Leaving The Political Arena Fearlessly And With Integrity Intact

SUBSCRIBE on Youtube:

Ideally, the aim of occupying a political position is to use it to bring about meaningful and positive changes in the lives of others, including, but not limited to providing much needed social services to the populace. Sadly, many a leader in Africa and other places, have rather used their political position to not only enrich themselves but cause unimaginable hardship to others. The result is that, in most cases, when these leaders have left the political territory, their successor is forced to probe their past activities. When such a probe comes up, it sometimes becomes difficult to ascertain whether it is orchestrated in the interest of the country and the justice or just a witch hunt aimed at settling some political antagonism. With this in mind, it has become indeed necessary to set the political bar high and leave the political arena with one’s integrity intact.

That said, the recent attempt by the newly elected President of Sierra Leone Julius Maada Bio to set up a panel to investigate the alleged widespread corruption under his predecessor Ernest Koroma has received a thunderous applause both in Sierra Leone and beyond. However, others, especially, members of the ex-President Koroma’s party (APC) have termed the move by the new President a political “witch-hunt.” It could well be that the attempted probe is necessitated by personal or political grudges, but is it not said that clear conscience fears no accusations? If every one of us, including our leaders, has endeavored to avoid any corrupt practices, no amount of probes or inquiries can dent the judicious and impeccable legacies we have left behind us.

The former President Barack Obama of the USA came to power as the first black President of the country. He was liberal. He had many enemies, just like he was loved by others. Many expected all his “dirty past” to be unearthed within a short time. He left the White House after eight years without any major scandal. Clearly, President Donald Trump does not, in any way, hide the fact that he is not President Obama’s fan. Had there been scandal, corruption or shady deals to pin against President Obama, President Trump will obviously not waste time to use that to castigate his predecessor and dent his legacies. If such would be the case, I seriously doubt if the American public would label such a “witch-hunt” as far as such the prosecution by President Trump is proved to have some legal merits.

Where does that leave us? Whatever allegations, President Julius Maada Bio has against former leader Koroma are not yet proved; so legally, the former President is innocent, unless the court proves otherwise. However, it is logically expected that former President Koroma and his former government need not be afraid of the probe if they have no skeleton in their cupboard. Nor should they do anything to hinder any legal machine set in motion to institute a scrupulous investigation of their administration. On the other hand, President Bio must make sure that the judiciary is given a free hand and independence to carry out their assignment. To give the former President the benefit of the doubt, let us agree that, despite the mountainous corruption allegations levelled against the Koroma’s administration, President Julius Maada Bio may have some personal or political grudges to settle. Fine, but as the President of the country, he is obligated by the law to defend the constitution of Sierra Leona, and this includes investigating and probing any corrupt allegations and holding the culprits of such practices responsible. He owes that constitutional duty to the Sierra Leoneans. Therefore, whether President Bio’s attempt to probe the Koroma’s administration is borne out of patriotism or “witch-hunt” is less relevant on the assumption that the former President  Ernest Koroma and his crew have nothing to hide. Once this is the situation, Julius Maada Bio’s motives become irrelevant. On the other hand, President Bio must bear in mind that his successor might equally probe his activities after he has left the office. A good reason to enter the political arena gallantly and leave it fearlessly and with one’s integrity intact. Isn’t it?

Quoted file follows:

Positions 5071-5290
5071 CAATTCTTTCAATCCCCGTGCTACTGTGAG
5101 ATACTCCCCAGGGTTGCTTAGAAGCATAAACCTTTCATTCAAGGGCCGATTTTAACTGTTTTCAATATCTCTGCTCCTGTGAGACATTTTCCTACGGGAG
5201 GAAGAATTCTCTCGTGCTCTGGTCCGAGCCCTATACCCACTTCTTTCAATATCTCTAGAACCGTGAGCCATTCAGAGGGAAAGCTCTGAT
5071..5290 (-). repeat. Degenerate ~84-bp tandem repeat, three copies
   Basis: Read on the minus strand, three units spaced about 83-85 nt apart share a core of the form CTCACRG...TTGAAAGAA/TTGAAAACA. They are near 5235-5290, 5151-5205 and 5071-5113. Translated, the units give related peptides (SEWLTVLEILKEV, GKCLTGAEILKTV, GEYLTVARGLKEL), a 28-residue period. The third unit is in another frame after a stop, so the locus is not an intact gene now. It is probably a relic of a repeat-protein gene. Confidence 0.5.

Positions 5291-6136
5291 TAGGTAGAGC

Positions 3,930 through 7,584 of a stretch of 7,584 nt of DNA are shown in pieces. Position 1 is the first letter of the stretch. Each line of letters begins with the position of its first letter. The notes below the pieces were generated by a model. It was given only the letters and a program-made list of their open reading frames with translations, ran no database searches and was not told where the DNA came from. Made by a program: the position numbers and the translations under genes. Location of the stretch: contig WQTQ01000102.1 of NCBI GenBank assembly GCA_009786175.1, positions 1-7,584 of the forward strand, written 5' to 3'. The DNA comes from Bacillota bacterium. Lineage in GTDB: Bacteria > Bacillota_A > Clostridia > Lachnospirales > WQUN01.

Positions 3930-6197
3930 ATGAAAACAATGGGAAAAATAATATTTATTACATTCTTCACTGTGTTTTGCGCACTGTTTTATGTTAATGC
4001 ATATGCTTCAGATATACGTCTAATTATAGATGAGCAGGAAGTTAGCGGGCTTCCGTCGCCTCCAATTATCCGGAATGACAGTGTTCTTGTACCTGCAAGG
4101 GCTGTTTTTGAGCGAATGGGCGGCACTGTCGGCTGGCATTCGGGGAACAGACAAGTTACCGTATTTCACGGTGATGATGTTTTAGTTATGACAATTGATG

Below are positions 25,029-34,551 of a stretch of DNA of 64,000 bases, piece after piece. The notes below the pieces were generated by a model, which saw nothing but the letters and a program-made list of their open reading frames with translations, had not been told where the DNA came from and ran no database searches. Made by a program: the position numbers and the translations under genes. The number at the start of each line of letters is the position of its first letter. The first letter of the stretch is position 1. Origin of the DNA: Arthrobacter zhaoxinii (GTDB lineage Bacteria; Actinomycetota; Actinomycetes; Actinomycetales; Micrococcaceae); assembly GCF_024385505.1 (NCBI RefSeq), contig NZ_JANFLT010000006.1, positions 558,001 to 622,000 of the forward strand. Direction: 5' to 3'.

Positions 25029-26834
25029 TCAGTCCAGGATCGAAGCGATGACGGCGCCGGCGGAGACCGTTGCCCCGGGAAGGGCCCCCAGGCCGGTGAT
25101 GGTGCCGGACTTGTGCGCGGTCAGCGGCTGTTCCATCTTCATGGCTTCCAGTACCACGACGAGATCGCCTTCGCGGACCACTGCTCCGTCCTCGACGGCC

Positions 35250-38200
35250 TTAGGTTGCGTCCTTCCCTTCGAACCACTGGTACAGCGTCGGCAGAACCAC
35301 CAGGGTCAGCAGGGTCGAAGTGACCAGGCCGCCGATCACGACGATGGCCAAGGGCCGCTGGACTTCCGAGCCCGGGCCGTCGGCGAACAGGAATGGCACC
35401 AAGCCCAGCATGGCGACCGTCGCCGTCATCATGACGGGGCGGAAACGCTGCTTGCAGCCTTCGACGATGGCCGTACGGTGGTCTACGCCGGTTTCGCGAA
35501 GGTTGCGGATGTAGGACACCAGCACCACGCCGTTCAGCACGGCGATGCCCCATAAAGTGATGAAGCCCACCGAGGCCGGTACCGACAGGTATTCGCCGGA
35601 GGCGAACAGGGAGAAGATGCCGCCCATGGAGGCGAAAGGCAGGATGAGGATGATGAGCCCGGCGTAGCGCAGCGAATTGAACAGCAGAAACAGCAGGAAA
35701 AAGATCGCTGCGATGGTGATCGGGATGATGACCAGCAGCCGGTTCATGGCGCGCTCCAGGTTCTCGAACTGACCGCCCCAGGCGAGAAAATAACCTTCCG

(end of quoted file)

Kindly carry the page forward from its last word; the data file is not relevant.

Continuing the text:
Related articles:

2018: The Year For Good Governance

Africa and the Misplaced Priorities

Africa And The Social – Political Hiccups
South Sudan: The Epitome of Irony
South Africa: Embattled Zuma Resigns and Perhaps Writes his Political Obituary
The Smartest Way to Avoid the “S…hole” Derogation.
Angola’s New President Shakes the dos Santos’ Dynasty